It took Youngstown lawmakers four years to get from talking about traffic cameras to voting to place them in school zones, but the Ohio General Assembly may have the final say on the issue.
About a week after Youngstown City Council unanimously voted to install 10 cameras in school areas this summer, the House Transportation, Public Safety and Homeland Security Committee Wednesday approved legislation to prohibit communities from using traffic cameras to enforce speeding laws and red lights. The measure, which law enforcement officials strongly opposed, has been sent to the full House.
Speaker William G. Batchelder, R-Medina, said a vote could be held before the General Assembly breaks for the summer. The legislation would then move to the Senate, where President Keith Farber, R-Celina, says he does not yet have a gauge on the bill’s chances, according to the Cleveland Plain Dealer.
If the measure becomes law, it would block the use of automated cameras and radar equipment, but would permit mobile cameras in school zones, so long as there are signs alerting drivers to their use and an officer is present to monitor the equipment, the Plain Dealer reported.
Given the uncertainty, Youngstown’s law department may want to explore its options, including the use of mobile cameras.
Proponents of traffic cameras, led by law enforcement agencies, argue that the streets have been made safer. But critics contend that citizens are denied due process that they would be guaranteed if their traffic ticket had been issued by a police officer.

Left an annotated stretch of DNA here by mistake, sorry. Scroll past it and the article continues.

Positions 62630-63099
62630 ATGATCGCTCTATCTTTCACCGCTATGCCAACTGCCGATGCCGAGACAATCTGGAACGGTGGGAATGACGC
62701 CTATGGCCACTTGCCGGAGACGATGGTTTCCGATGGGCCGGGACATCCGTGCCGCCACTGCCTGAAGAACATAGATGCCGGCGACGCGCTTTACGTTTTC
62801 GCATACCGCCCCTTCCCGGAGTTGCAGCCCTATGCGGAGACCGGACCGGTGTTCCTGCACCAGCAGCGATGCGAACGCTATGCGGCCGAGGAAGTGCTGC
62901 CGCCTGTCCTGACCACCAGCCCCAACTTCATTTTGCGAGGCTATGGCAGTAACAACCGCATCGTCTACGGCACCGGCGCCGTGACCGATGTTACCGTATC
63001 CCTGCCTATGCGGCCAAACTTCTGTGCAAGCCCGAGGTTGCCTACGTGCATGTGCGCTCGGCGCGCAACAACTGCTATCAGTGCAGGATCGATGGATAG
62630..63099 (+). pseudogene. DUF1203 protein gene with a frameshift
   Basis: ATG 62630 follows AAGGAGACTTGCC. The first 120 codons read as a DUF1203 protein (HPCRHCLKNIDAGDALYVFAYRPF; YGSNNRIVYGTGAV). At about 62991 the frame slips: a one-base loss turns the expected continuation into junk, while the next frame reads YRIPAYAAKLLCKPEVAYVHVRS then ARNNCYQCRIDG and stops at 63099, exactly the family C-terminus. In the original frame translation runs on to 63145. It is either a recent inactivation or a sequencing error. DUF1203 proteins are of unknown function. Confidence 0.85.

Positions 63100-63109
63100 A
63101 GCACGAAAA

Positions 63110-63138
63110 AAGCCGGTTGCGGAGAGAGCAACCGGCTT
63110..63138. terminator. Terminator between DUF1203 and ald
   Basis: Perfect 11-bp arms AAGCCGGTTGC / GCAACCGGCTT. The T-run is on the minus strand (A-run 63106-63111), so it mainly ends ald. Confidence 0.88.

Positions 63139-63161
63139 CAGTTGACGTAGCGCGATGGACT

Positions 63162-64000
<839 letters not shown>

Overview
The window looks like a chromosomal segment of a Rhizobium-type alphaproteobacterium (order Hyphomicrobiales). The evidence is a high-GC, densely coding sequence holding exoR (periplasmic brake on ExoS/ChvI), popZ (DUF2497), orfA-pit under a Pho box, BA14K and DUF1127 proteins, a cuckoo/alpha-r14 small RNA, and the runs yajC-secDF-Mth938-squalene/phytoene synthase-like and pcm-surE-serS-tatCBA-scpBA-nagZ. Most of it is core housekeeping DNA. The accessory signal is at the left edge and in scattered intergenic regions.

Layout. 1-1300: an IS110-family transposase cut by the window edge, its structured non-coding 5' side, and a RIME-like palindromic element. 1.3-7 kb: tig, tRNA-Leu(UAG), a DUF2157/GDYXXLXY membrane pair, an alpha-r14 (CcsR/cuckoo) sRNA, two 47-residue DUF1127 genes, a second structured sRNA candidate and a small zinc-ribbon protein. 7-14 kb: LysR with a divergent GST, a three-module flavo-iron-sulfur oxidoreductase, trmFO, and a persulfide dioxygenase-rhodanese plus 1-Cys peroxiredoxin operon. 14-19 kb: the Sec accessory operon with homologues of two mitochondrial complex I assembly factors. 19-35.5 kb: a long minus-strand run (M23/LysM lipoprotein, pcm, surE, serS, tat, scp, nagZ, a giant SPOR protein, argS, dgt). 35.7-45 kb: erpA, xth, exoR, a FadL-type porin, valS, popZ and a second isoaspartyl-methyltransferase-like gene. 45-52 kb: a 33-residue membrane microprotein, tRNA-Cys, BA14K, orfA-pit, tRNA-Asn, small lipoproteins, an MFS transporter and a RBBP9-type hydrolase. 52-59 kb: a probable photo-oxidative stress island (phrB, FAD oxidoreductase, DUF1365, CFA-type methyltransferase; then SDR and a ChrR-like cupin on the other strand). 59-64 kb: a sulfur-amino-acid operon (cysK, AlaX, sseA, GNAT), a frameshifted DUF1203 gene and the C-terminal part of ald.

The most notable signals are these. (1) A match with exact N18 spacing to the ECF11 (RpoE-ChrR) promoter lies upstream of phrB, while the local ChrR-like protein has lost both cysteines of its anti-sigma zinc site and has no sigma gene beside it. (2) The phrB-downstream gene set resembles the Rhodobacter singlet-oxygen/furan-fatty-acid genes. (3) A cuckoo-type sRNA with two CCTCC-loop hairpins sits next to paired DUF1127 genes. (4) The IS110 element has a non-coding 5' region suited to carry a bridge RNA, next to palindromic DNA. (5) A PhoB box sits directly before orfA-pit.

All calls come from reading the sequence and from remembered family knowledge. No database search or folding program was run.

But while Youngstown may be facing a setback with the installation of the traffic cameras, there is nothing to prevent the administration of Mayor Charles Sammarone from proceeding with the installation of surveillance cameras on West Federal Street downtown and on the South Side near St. Dominic Church.
The city has been seeking proposals and should move quickly to make the project a reality.
As we have noted in this space, surveillance cameras have not only proved to be a deterrent to crime in cities around the country that are using them extensively, but are also an important investigative tool when a crime is committed.
Yes, we have long worried about the cost a free society must bear in the name of safety. Civil liberties are not to be surrendered lightly. But we also acknowledge that the reality on the ground requires drastic action.
As the temperature rises, so will the crime rate in the city of Youngstown.